Linguistic legitimation strategies employed by members of an Indonesian political party

Rizki Ananda, Nova Sari


This study aimed at exploring legitimation strategies used by two members of the Indonesian Solidarity Party (or Partai Solidaritas Indonesia, abbreviated as PSI) in justifying their party leader’s controversial statement on the abandonment of Sharia Law. To do so, it employed critical discourse analysis (CDA) with Leeuwen’s legitimation strategies (2007, 2008) as its analytical tool. The data were obtained from two separate interviews with PSI members aired on two different Indonesian TV channels. The interviews were transcribed and translated. From this process, a 1.170-word corpus, from which the data were derived, was generated. The findings showed that moral evaluation is the most dominant legitimation strategy, followed by rationalization and authorization. In moral evaluation, abstraction occurs most often, followed by evaluation and analogy. In rationalization, theoretical rationalization is used more often than instrumental rationalization. Finally, in authorization, PSI utilized impersonal authority to reject the Sharia Law by referring to academic studies and legal documents which assess the law as being negative. Meanwhile, expert authority was used to build legitimation by reference to experts who support the negative effects of the law. This study implies the power of language to legitimize a controversial activity by using different linguistics strategies.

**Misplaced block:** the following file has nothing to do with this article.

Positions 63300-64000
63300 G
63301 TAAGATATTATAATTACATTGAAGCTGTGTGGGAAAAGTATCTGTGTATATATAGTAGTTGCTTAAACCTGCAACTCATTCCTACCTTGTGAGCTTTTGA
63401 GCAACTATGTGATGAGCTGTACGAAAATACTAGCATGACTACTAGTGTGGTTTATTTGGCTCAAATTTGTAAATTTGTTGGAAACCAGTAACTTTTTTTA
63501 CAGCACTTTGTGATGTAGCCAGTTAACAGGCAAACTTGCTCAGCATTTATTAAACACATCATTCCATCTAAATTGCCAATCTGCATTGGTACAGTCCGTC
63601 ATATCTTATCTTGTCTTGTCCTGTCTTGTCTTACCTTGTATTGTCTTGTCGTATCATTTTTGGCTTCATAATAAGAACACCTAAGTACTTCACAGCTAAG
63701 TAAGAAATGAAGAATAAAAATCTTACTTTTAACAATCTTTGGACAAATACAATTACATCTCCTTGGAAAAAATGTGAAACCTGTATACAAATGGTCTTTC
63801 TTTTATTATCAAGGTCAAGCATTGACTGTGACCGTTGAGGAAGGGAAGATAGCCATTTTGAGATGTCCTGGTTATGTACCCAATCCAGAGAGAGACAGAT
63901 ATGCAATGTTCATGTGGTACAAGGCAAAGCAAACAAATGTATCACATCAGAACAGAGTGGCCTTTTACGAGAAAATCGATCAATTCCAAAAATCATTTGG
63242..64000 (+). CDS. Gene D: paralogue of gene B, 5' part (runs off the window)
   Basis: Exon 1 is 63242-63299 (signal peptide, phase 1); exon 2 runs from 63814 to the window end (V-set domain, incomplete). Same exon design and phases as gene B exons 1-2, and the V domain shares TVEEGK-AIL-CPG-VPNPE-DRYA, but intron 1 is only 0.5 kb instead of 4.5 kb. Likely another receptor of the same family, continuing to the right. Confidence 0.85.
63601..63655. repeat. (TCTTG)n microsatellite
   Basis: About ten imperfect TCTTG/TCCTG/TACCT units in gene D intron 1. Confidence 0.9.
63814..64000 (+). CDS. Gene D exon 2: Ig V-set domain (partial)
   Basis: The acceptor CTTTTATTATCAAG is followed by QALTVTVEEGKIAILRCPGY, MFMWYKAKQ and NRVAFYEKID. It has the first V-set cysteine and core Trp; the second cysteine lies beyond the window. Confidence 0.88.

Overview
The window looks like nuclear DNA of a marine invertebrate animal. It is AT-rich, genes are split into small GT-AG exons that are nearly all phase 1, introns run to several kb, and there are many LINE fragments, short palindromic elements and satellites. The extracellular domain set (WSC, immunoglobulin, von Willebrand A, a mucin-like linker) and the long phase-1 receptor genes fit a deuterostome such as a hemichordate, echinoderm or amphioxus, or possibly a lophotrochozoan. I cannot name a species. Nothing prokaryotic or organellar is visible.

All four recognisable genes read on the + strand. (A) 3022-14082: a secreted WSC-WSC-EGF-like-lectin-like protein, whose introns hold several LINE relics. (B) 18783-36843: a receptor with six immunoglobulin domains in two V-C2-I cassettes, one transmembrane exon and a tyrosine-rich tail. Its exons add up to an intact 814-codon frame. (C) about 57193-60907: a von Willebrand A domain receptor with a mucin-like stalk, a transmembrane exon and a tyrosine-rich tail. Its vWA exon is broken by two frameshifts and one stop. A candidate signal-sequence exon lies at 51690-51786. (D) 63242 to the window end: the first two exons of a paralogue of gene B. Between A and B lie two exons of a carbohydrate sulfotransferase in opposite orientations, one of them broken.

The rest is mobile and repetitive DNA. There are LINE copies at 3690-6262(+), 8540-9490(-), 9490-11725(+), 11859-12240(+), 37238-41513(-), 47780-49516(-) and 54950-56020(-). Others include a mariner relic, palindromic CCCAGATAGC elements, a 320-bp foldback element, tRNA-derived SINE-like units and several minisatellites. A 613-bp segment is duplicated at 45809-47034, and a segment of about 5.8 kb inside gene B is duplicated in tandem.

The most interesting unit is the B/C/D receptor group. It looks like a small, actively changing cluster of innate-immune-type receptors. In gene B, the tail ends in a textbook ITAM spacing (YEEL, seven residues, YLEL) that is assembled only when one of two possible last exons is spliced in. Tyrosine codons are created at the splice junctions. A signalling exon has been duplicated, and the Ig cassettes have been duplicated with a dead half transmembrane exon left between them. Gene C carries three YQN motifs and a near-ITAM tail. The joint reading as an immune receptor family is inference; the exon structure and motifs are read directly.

critical discourse analysis; linguistic constructions; legitimation strategies

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